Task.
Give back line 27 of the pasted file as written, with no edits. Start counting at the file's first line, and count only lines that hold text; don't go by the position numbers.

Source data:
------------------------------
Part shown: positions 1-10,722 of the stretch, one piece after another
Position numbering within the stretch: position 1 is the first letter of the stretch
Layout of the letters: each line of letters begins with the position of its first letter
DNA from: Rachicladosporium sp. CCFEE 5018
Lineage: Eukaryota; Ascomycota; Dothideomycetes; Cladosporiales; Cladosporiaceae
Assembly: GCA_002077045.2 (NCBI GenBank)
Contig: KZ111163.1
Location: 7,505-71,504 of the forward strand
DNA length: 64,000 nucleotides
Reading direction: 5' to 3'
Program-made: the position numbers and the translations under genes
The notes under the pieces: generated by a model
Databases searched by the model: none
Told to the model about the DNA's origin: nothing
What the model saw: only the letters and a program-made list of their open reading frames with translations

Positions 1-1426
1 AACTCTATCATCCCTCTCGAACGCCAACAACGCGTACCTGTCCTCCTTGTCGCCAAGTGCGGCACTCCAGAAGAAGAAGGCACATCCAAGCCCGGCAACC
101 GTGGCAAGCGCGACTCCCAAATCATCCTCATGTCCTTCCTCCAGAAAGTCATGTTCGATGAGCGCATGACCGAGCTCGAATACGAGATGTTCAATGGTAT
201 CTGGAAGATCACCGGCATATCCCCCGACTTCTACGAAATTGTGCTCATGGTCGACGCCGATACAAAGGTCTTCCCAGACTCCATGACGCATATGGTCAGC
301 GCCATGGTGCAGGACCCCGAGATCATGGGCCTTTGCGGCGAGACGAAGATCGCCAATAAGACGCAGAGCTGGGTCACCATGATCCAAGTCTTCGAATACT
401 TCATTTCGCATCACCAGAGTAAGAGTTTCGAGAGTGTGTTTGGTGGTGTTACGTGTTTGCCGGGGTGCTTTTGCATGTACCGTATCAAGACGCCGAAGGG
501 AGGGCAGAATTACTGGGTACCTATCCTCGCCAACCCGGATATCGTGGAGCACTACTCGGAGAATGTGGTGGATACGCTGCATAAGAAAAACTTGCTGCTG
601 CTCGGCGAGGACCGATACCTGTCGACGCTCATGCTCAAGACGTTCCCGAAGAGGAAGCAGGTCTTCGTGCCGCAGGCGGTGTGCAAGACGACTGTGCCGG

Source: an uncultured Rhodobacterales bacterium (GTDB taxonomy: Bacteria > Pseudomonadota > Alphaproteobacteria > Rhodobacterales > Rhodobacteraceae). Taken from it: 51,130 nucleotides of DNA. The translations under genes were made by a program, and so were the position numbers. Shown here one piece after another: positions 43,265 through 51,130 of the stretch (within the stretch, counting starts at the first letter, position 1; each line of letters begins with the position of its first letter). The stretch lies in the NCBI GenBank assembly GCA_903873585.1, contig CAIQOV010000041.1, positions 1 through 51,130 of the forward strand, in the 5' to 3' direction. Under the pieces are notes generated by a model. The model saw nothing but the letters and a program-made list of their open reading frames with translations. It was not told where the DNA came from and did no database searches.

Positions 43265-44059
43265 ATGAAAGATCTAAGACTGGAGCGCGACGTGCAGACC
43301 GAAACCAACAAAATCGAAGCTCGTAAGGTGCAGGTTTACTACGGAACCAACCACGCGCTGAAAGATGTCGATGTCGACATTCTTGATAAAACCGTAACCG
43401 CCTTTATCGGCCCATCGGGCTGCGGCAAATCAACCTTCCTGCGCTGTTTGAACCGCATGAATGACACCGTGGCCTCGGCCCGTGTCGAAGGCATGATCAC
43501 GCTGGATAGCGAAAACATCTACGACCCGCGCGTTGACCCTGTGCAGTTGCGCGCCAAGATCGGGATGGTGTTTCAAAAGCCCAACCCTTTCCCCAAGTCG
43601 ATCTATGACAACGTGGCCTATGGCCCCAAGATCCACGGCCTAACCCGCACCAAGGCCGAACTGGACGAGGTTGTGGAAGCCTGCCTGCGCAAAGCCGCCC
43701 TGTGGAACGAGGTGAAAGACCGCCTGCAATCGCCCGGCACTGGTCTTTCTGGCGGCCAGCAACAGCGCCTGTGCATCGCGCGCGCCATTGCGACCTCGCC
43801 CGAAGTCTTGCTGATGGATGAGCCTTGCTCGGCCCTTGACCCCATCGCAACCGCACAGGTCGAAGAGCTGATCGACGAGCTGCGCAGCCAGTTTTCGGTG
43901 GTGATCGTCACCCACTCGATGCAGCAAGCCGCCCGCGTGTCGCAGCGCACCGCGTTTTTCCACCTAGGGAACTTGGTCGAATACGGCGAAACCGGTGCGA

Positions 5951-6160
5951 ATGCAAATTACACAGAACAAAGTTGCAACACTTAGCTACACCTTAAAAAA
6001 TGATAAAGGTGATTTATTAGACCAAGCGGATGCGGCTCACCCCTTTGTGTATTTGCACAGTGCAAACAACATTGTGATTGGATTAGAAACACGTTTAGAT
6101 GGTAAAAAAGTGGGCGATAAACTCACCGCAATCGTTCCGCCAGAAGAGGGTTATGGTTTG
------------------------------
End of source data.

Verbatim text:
43301 GAAACCAACAAAATCGAAGCTCGTAAGGTGCAGGTTTACTACGGAACCAACCACGCGCTGAAAGATGTCGATGTCGACATTCTTGATAAAACCGTAACCG